Welcome to issue 41 of the Call to Comms!

This week, a member of TSF talked to us about his experience with TSF – his work, his memories, the challenges, from Haiti in 2010 to today’s many crises. Here is a snippet of our conversation.

Also this week: Tsunami Day, the situation in Gaza, in Yemen, and AI safety.

Looking back on 15 years of humanitarian work

Sebastien is a Regional Manager for TSF covering Europe, the Middle East and Africa (EMEA), Asia and the Pacific at TSF. In concrete terms, it means he’s “in charge of supervising the projects TSF is leading in support to communities affected by disasters in those regions and of developing partnerships to support existing projects or identify new ones.”

After over 15 years at TSF, including 10 years as Delegate for Asia and the Pacific, Sebastien has worked on countless humanitarian crises. When asked to pick a specific memory that stayed with him over the years, he chose instead to take us on a journey through the years, from his first major mission in 2010 to his most recent one.

Haiti, 2010

“We were supporting hundreds of humanitarians responding to the earthquake with just 1 slow satellite connection and 2 small Wi-Fi routers.”

The Philippines, 2013 

“We reached villages over hundreds of kilometers along the coast affected by typhoon Haiyan.”

Vanuatu, 2015 

“We were able to get on each of the main islands after Cyclone Pablo cut the links between them.”

Migration situation in Europe, since 2016 

“TSF has been responding to the crisis since 2016, since the beginning. We work in two different refugee camps, in Bosnia-Herzegovina and Greece. We provide free Wi-fi for migrants to be able to contact their family when they get there, and do all the administrative procedures that they need to do to register for asylum in Europe.”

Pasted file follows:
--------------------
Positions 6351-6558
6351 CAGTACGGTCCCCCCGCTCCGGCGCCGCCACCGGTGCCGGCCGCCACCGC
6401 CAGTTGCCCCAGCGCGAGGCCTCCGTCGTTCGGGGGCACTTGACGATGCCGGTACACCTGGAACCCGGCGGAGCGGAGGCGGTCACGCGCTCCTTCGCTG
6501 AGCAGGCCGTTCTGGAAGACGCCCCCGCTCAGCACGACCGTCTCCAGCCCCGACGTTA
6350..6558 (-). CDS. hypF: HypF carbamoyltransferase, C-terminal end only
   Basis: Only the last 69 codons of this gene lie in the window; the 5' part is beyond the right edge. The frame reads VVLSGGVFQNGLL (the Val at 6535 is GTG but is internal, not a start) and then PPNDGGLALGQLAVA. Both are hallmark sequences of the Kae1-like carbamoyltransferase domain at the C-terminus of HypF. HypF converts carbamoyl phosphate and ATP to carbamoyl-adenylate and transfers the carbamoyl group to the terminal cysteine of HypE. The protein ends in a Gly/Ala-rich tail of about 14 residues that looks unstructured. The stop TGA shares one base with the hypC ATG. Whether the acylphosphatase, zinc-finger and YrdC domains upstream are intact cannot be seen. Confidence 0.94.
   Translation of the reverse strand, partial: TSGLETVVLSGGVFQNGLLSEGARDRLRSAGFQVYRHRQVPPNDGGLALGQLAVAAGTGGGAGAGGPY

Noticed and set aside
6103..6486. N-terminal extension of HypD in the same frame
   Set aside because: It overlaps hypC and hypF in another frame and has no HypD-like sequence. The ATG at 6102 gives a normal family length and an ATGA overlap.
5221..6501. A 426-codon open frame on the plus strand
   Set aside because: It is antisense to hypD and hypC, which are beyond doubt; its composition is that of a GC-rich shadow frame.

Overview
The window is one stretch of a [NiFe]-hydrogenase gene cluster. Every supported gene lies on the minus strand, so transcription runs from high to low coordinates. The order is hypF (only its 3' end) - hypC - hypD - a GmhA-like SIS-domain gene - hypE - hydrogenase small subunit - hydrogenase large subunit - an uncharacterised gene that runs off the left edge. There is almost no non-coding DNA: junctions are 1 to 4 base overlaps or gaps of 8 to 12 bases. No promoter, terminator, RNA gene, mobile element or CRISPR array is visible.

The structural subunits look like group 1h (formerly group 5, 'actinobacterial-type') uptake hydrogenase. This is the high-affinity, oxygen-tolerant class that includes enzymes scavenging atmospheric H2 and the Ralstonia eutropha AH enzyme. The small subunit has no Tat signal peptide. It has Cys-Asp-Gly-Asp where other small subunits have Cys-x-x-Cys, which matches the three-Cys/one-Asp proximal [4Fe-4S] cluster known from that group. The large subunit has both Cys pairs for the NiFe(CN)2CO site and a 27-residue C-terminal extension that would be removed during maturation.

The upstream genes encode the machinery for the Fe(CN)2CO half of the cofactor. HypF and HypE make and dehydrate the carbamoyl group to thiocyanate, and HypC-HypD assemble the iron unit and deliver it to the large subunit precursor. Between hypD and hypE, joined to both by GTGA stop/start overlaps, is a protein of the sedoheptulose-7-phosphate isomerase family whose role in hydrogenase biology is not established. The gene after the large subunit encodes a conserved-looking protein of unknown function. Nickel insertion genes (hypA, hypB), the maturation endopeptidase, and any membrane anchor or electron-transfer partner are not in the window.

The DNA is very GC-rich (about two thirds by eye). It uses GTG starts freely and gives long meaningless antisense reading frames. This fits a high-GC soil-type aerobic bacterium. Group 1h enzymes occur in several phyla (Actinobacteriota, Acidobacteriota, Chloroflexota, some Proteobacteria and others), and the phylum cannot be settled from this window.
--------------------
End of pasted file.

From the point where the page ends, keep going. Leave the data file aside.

Ukraine and Poland, 2022

“We have teams working on both sides of the border, in Ukraine and Poland. In Poland, we work with Ukrainian refugees and we try to provide access to information on safety, education… Anything that could help them make better informed decisions. In Ukraine, TSF is providing free WiFi in accommodation centers [for internally displaced people] so they can reconnect to the world, to the internet, to their lives.”

During the last 2 years

“In the [Association of Southeast Asian Nations] ASEAN region, we were able to go one step further and share our knowledge over a 2 year project with their humanitarian response team so that they would have this capacity to support their own community.” 

From emergency missions to capacity sharing and strengthening regional cooperation, Sebastien shares his experience, the challenges he faces as a Regional Manager, and more, in this interview.

Tsunami Day 
November 5 marked World Tsunami Awareness Day. The day focuses on activities to highlight tsunami evacuation routes, to show communities how to get to high ground. 

TSF has responded to several tsunamis, including the powerful 2004 Indian Ocean tsunami, mainly by supporting the coordination of relief teams through telecommunications centers, and by helping those affected through humanitarian calling operations.

“We could clearly see the destructive power of water compared to a regular earthquake or even a typhoon. Everything in its path was reduced to rubbles.”

Sebastien, about the Sulawesi earthquake and tsunami in Indonesia in 2018. “During this response, TSF was there to provide Internet access to humanitarian responders and the affected communities.”

Watch his full testimony here 👇

This week’s reads

1 - Israel-Hamas conflict

2- Yemen struck by Tropical Cyclone Tej

3 - AI safety summit

See you next week!